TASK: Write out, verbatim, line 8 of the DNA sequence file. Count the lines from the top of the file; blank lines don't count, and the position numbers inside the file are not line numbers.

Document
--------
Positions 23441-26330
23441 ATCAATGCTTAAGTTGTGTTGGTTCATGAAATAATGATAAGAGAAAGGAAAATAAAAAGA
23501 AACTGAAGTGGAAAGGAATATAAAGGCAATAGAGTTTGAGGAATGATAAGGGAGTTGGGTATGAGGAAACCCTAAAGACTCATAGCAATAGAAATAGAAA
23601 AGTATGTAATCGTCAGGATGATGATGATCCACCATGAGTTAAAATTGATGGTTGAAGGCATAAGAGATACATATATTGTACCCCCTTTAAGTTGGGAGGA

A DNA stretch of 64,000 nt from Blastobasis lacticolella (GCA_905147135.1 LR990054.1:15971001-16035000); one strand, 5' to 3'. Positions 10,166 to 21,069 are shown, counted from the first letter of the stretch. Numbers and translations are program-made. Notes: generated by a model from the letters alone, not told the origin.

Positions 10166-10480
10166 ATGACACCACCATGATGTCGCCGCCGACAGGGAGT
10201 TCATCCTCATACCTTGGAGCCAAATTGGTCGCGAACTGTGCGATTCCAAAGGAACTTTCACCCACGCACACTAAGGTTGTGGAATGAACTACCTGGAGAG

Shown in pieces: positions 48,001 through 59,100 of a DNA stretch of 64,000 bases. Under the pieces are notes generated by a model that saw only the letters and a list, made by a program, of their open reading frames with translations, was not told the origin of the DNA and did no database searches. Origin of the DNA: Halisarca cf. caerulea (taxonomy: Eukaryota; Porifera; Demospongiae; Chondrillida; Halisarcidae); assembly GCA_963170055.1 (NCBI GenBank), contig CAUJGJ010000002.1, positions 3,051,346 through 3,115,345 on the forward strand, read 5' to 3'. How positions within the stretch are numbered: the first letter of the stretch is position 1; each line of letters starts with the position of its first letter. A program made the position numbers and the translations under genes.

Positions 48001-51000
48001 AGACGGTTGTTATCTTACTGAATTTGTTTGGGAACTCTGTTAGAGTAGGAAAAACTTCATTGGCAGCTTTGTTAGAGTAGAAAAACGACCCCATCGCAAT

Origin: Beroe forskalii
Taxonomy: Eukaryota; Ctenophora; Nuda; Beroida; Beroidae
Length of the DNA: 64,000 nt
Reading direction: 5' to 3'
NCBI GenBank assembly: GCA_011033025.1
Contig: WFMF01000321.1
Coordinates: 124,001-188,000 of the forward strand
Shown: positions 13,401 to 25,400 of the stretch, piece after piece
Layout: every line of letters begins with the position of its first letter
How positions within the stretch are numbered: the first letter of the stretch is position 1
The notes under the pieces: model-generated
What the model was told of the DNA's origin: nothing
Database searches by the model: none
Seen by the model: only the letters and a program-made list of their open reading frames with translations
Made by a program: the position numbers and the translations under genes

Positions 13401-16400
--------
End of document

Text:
10201 TCATCCTCATACCTTGGAGCCAAATTGGTCGCGAACTGTGCGATTCCAAAGGAACTTTCACCCACGCACACTAAGGTTGTGGAATGAACTACCTGGAGAG